MP SPEAKS | The word that comes to my mind is contradiction. Let me explain.
In February this year the government was committed to reducing smoking among Malaysians. It moved to increase banned locations for smoking.
A few days ago, there came talk that smaller, 10-stick cigarette packets, or ‘kiddie packs’, will be sold to combat the sale of illegal tobacco.
However, this move, will only encourage the sales of cigarettes, which would become much more affordable, even for students, young adults and women.
But to address the affordability of cigarettes, especially to lower income persons and youths, the Malaysian government introduced the Minimum Price Law (MPL) in 2010, in conjunction with a ban on selling cigarettes in packs of less than 20 sticks.
Last year, the Health Ministry told Parliament that the government plans to introduce plain-packaging on cigarette packets as a way of reducing smoking in the country, a move successfully adopted in countries such as Australia and Uruguay.
But the government received brickbats from big tobacco companies following the announcement and the policy was shelved.
This time around, tobacco lobbyists have bypassed the Health Ministry altogether, earning the wrath of its director-general Noor Hisham Abdullah, who has been reported as being against the sales of ‘kiddie packs’.
Instead of pandering to the whims of tobacco lobbyists, the government must consult all stakeholders, including the Health Ministry, anti-tobacco lobbyists and schools, to weigh in on the sales of ‘kiddie packs’.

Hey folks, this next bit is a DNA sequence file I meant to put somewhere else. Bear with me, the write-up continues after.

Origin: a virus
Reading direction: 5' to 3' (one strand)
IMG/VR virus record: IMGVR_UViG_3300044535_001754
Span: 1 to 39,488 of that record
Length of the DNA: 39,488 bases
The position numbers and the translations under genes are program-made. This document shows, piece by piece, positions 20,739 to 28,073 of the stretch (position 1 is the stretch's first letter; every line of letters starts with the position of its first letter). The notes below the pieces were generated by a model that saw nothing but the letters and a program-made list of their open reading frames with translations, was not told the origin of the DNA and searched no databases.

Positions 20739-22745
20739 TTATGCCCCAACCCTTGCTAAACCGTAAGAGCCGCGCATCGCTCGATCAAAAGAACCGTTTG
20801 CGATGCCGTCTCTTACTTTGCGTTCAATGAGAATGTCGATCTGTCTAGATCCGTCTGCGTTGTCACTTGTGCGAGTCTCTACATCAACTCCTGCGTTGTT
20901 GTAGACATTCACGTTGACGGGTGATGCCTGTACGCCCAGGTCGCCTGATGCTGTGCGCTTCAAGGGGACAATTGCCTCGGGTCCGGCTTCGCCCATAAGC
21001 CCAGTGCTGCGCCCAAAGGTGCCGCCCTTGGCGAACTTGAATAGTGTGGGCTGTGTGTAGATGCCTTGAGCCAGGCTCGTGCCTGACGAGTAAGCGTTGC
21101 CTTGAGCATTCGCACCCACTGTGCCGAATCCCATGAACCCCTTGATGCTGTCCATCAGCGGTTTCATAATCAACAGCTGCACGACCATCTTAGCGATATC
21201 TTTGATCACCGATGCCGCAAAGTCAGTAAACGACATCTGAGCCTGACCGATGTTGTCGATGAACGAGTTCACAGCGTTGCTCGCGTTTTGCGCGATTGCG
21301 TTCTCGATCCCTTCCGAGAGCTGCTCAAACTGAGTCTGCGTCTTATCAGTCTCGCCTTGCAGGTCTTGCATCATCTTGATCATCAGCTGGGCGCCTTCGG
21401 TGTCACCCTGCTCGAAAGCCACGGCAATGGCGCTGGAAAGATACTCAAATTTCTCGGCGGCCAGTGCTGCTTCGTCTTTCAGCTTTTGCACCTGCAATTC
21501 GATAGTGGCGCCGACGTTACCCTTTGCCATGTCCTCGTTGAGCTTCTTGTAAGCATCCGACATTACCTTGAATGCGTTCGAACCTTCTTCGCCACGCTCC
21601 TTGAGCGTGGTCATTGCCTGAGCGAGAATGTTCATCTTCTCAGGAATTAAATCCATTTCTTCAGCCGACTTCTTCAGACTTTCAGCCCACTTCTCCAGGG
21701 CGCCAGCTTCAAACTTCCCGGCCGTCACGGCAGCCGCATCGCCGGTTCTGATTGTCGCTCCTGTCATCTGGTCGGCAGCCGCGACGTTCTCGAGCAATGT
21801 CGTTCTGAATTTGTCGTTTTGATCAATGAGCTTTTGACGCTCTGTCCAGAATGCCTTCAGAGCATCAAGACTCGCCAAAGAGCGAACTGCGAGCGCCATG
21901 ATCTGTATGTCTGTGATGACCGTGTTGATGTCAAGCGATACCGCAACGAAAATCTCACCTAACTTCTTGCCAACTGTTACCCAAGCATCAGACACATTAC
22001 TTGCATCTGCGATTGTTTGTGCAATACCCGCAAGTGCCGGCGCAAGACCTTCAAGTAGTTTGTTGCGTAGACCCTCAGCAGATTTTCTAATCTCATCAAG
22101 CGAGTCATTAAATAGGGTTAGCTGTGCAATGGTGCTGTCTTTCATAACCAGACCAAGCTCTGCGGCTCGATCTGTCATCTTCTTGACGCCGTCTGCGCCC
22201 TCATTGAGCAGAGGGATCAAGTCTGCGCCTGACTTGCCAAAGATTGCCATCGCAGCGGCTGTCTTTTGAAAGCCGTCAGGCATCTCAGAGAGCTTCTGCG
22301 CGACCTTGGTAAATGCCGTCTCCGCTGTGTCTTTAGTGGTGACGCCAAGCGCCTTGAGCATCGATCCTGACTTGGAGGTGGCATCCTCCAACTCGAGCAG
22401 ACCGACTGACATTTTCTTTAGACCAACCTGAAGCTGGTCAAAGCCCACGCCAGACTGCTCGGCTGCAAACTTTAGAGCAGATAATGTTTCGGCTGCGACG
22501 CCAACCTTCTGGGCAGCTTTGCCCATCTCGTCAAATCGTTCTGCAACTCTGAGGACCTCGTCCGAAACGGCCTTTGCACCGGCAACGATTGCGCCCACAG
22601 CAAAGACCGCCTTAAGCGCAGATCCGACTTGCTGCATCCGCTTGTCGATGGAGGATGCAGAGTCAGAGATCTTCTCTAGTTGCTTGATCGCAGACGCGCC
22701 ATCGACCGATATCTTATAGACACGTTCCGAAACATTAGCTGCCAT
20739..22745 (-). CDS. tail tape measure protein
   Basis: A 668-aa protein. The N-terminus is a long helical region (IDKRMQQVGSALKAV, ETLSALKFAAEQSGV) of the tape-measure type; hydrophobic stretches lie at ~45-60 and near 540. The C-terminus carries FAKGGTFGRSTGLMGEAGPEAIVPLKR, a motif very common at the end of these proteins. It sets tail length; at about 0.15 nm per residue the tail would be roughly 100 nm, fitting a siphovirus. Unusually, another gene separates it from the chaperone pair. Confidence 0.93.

If these smaller packs come to be on sale, it would again demonstrate that tobacco lobbyists are determining government policy, questioning the sovereignty of policy making in the country - and allowing tobacco corporations to influence tobacco control policies that violate the Framework Convention on Tobacco Control (FCTC), to which Malaysia is a signatory.
In fact, Article 16 of the FCTC explicitly states that “each party shall endeavour to prohibit the sale of cigarettes individually or in small packets, which increases the affordability of such products to minors”.
Combatting the sales of counterfeit cigarettes, illicit tobacco trade and cigarette smuggling require the government to up its enforcement initiatives, including increasing regional security cooperation and tightening border security.
Allowing tobacco companies to use sophisticated and devious tactics, such as the sales of ‘kiddie packs’ to challenge, discredit, weaken, obstruct and delay the implementation of effective tobacco control measures, including lobbying governments, won’t do the trick.
The tobacco industry doesn’t tire from coming up with innovative ideas to capitalise on some 125 million smokers in the Asean region, from whom it reaps its profits. And it is seeking more smokers among Asia’s young.
But in response, the Malaysian government’s conviction to stick to tobacco control policies and reduce smoking doesn’t seem to go deeper than the bottom of a soup bowl.
This is outrageous!
As such, any plan to sell ‘kiddie packs’ must be scrapped for good. Or the government and the cabinet would fail to show that their priority is to protect lives.
CHARLES SANTIAGO is the Member of Parliament for Klang.